But the situation at Grace at the time wasn't cut and dried, says the hospital's chief executive, Ronald Bodrug. There were debates over how widely masks should be used in the hospital. Even now, he says, some say the hospital's precautions went too far and unnecessarily alarmed the public, while others say more drastic steps should have been taken. "I think everyone has the right to share their perspectives," says Bodrug.

Beyond that hospital's decision-making, Barb Wahl, president of the 47,000-member Ontario Nurses' Association, says the province responded too slowly. As a result, a hodgepodge of safety measures trickled into place. "In one hospital, everyone with direct patient contact was wearing gowns and masks," she says. "In another, I heard from a nurse: 'I'm not being given a gown and a mask. I'm really scared, what should I do?' That tells me that we weren't prepared."

Not all take that view. "I really don't think we can criticize," says Dr. Lionel Mandell, chief of the infectious diseases division at McMaster University's medical school in Hamilton. "Hindsight is 20/20 - everybody recognizes things in retrospect. That's life." The consensus in the health-care community is that all that can be done is being done. Nonetheless, Toronto is left wondering just how bad things could still get.

Provincial health authorities note the outbreak has been limited to contact with a few so-called index cases - SARS patients who contracted the disease in Asia. Those patients infected unsuspecting medical staff before masks, gowns, gloves and goggles stemmed the spread in hospitals, says Low. "All the transmission to date is all hospital related," he says. "We don't have evidence yet that it's in the community."

The thing to watch for in Canada now is whether SARS keeps spreading. Will someone catch it on a bus? Or in an apartment building? Most medical experts, including those at Health Canada and the Centers for Disease Control and Prevention in Atlanta, say SARS is carried in respiratory droplets that fall quickly to the ground when a patient coughs or sneezes, minimizing the dispersal of infectious agents. "I think that at the end of the day," Low says, "it's not going to be found to be airborne." But nothing is ruled out completely, and SARS, say CDC researchers, may yet prove to have an airborne component. Low also points to the indications that the virus can survive briefly, perhaps a couple of hours, on a variety of surfaces. That underscores the need for frequent handwashing.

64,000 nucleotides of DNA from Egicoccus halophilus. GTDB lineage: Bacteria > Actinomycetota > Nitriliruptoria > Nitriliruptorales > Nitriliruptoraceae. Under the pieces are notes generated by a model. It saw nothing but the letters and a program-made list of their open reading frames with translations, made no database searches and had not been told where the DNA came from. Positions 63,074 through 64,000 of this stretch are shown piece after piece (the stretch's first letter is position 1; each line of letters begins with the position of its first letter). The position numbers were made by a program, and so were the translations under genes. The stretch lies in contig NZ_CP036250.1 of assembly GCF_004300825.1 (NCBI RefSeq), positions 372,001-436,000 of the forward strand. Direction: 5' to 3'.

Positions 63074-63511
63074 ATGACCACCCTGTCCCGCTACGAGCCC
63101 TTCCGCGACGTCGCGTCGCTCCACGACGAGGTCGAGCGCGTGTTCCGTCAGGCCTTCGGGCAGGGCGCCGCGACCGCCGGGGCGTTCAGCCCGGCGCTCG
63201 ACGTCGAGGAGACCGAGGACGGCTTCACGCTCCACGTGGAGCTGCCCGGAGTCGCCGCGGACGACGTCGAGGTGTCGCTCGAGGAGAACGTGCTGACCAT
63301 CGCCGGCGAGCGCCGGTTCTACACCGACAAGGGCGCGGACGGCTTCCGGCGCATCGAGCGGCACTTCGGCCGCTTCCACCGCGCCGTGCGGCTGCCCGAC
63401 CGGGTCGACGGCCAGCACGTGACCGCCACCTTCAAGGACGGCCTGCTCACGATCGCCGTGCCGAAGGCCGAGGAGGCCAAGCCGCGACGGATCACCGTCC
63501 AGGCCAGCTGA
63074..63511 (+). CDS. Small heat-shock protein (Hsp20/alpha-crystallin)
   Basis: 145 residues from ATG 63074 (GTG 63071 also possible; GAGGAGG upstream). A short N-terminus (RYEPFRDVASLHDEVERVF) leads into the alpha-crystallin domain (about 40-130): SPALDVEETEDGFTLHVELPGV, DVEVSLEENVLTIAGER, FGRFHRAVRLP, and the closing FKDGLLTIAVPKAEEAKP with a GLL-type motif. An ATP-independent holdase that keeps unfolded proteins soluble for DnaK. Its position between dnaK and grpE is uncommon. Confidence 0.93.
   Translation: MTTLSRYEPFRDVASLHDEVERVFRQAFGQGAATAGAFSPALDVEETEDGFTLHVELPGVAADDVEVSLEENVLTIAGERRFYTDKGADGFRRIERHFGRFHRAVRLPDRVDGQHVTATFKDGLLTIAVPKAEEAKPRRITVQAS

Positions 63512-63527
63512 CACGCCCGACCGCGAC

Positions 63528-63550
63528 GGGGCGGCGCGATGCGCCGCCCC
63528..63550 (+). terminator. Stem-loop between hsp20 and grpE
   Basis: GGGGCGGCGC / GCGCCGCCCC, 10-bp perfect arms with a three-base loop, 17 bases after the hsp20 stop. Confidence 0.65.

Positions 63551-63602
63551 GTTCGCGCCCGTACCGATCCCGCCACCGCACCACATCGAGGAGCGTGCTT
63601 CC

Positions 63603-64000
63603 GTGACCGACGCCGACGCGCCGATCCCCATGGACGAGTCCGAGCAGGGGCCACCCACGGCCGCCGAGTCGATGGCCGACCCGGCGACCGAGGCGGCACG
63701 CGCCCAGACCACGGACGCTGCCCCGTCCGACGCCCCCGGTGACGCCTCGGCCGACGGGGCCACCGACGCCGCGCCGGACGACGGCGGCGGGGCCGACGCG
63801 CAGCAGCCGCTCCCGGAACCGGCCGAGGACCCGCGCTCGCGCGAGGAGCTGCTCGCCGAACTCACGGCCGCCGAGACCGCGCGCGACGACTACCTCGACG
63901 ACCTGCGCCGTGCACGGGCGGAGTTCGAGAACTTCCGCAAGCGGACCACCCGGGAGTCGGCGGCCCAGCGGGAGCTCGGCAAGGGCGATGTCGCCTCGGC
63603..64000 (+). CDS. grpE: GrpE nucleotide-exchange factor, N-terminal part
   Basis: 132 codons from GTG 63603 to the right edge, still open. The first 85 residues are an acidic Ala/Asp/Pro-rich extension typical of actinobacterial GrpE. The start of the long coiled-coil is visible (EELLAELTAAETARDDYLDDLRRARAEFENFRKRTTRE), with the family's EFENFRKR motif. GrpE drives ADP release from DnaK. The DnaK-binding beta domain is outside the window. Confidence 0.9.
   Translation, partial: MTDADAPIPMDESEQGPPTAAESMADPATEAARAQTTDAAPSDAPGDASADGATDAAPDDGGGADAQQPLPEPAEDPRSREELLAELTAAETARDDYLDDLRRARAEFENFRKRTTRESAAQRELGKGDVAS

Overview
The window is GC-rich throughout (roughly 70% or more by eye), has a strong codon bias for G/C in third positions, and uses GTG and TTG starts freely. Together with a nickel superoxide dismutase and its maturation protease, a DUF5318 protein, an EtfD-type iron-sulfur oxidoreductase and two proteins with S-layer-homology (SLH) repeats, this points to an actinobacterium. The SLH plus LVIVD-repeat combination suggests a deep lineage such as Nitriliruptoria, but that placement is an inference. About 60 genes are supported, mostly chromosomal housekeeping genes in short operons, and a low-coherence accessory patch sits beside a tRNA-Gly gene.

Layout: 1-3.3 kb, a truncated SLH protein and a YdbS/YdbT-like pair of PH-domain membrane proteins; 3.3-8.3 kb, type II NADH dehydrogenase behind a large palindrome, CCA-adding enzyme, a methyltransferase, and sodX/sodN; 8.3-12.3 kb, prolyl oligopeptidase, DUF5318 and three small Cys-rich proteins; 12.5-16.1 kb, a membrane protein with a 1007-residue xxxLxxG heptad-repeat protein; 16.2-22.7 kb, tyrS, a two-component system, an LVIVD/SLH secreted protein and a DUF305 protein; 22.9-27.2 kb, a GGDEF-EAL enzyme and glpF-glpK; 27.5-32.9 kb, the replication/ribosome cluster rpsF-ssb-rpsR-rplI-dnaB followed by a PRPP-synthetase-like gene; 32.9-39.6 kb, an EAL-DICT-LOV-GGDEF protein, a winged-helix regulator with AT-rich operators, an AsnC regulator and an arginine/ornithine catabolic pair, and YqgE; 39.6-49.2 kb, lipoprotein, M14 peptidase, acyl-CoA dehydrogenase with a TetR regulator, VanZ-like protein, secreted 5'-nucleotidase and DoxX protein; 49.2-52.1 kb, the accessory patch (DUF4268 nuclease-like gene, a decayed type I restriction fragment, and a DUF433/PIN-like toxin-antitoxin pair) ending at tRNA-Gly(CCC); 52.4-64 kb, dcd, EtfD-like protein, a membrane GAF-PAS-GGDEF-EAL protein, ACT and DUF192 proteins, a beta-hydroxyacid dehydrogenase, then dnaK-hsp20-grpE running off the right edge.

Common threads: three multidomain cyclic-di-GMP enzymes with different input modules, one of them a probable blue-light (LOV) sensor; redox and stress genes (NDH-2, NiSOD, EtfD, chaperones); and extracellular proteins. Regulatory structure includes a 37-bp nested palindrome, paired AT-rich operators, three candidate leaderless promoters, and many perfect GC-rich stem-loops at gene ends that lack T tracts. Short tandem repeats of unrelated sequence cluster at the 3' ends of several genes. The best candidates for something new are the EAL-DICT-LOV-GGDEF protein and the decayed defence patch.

As for the cause, the evidence increasingly points to a member of the coronavirus family, possibly working in tandem with other viral partners in this biological mystery. Whatever the causes, doctors advise patients to watch for an initial headache coupled with muscle or joint pain, followed by a high temperature, a dry cough, and breathing problems. So far, say doctors, it appears - though it's not certain - that patients become infectious only after the onset of symptoms. Some patients were treated with broad-spectrum antiviral, antibacterial drugs in the hope something would work. Others simply got better after resting and drinking fluids. Seeking another weapon, Health Canada has approved the testing of ribavirin, an antiviral drug normally used to treat hepatitis C. But still to be seen is whether any recovering patients suffer long-term lung problems.